The textile ministry has made a comprehensive plan to increase export growth rate from present level of 6-10% to 15-20% in next five years, in the 12th plan period. Towards this Planning Commission has already allocated Rs 2,5931 crore to the ministry for overall schemes and the textile upgradation fund will continue.
The report of the Working Group constituted by the Planning Commission on boosting India’s manufacturing exports during 12th Five Year Plan (2012-17), envisages India’s exports of Textiles and Clothing at USD 64.41 billion by the end of March, 2017.
As per the report, in the global exports of Textiles, India ranked as the third largest exporter, trailing European Union and China. In the global exports market of clothing, India ranked as the fifth largest exporter, trailing Bangladesh, Hong Kong, EU and China.
On the other hand, India accounts for 22% of the world’s installed capacity of spindles and is one of the largest exporters of yarn in international market. It has second highest spindleage in the world after China, highest loomage (including handlooms) in the world and contributes about 61% to the world loomage.
Keeping this mind, one of the major strategies adopted to increase exports is to tap new markets in Latin American countries, Eastern European Countries, Middle East.
As part of this strategy, mega textile shows have been held to capture new markets in Japan, South Asia and Latin American countries. Besides, memorandum of understanding (MoU) on international cooperation on Textiles has been signed with the countries like Sri Lanka, Australia, and Czech.
Officials said, this strategy to improve export competitiveness to cater to new markets stem from the fact that most developed countries will see continued decline of their textile and garment industry.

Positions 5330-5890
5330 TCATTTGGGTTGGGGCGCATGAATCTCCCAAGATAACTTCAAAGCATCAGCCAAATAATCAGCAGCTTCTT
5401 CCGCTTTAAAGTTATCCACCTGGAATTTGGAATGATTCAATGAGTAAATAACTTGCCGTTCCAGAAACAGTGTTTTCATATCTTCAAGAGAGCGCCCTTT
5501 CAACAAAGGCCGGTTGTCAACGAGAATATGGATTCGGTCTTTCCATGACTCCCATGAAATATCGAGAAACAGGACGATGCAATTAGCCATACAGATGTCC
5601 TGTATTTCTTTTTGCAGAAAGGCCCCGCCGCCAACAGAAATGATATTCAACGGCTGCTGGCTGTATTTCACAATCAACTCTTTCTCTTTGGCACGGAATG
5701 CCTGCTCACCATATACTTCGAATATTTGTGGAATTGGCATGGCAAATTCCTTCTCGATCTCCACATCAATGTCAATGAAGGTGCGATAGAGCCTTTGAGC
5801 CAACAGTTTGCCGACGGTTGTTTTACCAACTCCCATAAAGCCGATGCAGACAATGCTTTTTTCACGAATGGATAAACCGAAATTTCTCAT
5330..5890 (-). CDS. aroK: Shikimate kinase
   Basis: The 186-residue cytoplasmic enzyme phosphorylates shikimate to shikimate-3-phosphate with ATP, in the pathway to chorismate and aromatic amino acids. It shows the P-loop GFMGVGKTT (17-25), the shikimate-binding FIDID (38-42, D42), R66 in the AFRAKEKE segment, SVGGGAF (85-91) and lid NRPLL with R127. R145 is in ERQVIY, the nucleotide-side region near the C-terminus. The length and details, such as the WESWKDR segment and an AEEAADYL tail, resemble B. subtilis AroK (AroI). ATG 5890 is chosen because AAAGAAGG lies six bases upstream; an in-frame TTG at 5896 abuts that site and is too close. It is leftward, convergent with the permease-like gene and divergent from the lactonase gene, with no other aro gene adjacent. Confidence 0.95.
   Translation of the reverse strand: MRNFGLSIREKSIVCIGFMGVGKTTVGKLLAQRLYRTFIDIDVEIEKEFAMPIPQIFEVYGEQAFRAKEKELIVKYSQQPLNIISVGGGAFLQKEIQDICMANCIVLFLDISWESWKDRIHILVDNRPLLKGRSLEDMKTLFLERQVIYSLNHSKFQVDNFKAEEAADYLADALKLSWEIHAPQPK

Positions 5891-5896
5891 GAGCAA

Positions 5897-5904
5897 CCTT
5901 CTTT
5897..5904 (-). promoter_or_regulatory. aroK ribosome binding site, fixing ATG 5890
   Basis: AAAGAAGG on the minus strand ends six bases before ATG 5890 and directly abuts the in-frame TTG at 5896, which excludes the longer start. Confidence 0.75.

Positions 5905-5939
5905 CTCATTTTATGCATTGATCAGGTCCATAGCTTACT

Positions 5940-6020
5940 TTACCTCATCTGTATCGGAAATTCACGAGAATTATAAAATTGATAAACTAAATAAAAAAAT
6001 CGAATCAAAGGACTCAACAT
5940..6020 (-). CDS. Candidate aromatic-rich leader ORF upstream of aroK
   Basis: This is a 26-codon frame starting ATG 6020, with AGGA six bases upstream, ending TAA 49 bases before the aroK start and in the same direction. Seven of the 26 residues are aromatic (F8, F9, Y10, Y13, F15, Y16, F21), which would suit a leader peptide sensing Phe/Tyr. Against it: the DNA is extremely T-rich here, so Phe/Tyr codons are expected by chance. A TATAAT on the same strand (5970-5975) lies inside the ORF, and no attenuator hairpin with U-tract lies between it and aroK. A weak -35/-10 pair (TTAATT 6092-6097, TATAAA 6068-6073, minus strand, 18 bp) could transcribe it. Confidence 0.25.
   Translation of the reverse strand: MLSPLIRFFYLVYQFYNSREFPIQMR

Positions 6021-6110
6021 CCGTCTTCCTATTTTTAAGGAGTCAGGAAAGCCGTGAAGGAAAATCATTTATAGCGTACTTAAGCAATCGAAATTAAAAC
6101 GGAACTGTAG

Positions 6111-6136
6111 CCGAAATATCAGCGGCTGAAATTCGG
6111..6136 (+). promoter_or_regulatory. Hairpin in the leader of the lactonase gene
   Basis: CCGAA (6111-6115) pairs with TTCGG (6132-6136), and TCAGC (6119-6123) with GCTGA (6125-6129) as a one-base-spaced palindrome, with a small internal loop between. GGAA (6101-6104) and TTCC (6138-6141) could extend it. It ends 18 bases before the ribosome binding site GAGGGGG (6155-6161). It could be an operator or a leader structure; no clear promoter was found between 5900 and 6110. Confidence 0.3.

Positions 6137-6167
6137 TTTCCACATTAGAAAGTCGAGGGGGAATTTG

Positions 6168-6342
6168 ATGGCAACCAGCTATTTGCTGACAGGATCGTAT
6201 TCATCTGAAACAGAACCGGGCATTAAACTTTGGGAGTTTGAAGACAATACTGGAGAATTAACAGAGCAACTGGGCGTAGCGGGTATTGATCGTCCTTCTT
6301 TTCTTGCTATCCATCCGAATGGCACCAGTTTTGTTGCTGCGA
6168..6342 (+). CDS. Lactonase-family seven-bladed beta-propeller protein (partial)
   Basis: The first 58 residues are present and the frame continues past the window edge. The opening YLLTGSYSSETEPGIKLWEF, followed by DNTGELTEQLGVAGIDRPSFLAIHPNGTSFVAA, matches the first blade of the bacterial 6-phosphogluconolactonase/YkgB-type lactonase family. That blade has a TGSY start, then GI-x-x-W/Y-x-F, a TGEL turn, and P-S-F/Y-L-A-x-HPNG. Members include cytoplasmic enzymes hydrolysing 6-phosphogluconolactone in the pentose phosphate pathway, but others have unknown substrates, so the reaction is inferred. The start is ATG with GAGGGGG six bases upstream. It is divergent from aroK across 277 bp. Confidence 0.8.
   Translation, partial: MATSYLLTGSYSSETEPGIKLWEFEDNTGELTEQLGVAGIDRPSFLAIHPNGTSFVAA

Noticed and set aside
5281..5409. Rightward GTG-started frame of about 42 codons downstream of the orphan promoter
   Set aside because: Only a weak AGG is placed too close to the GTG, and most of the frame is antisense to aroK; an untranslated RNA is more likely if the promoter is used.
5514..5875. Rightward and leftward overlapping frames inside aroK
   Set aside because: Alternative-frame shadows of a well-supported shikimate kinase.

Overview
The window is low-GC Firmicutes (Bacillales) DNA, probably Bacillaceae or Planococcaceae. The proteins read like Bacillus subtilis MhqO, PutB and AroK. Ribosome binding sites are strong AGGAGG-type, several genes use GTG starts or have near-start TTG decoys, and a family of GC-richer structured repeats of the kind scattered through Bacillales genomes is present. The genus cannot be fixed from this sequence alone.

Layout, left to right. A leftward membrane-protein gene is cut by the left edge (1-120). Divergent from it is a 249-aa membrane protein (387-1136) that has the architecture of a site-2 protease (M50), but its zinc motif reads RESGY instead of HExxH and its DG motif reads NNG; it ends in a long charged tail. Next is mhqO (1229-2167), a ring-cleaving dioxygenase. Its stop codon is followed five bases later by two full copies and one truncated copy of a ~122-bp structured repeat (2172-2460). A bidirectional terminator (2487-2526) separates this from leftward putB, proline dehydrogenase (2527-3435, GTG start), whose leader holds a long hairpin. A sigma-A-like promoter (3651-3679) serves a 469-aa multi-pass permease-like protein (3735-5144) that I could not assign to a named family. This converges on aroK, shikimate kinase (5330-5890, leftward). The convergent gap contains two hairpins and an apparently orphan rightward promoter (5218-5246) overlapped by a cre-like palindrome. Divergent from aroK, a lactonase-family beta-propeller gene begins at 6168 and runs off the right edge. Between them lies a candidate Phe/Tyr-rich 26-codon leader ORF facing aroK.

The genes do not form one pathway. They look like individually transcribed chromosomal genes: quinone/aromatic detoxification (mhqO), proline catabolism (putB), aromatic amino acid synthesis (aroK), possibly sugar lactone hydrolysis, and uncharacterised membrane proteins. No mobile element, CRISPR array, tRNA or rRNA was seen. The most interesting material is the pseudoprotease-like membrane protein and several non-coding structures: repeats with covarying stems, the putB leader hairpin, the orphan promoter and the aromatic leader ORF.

This will create fresh opportunity for exports of developing countries including India. Further, in the next 10 years, China’s Textile and Garment export growth rate is projected to slow down because of rising costs and increasing domestic demand. The export space that is likely to be ceded by China is open to other Asian countries including India.
Secondly In order to improve our competitiveness and thereby increase our textile exports, the focus is on upgrading infrastructure to increase labour productivity/ reducing labour costs, improve the working hours, reduce power cost, transport costs and VAT rates for apparels.
Integrated Skill Development Scheme (ISDS), launched by the Government of India that currently provide training and skill development programmes in the textile and apparel sectors will be further strengthened at a cost of Rs 1900 crores to provide training to 15.00 lakh persons for jobs in the textile and apparel sectors, including Jute & Handicrafts during 2012-17, leveraging the existing training infrastructure within the textile ministry , on the one hand and private sector participation through a PPP Model on the other.
Major plan investments to achieve this growth besides overall development of the industry will be aimed at modernisation and technological upgradation, setting up of integrated textile parks, development of mega clusters for power loom, handloom and handicrafts, skill development of the textile workforce, enhancing welfare of the weavers and artisans etc.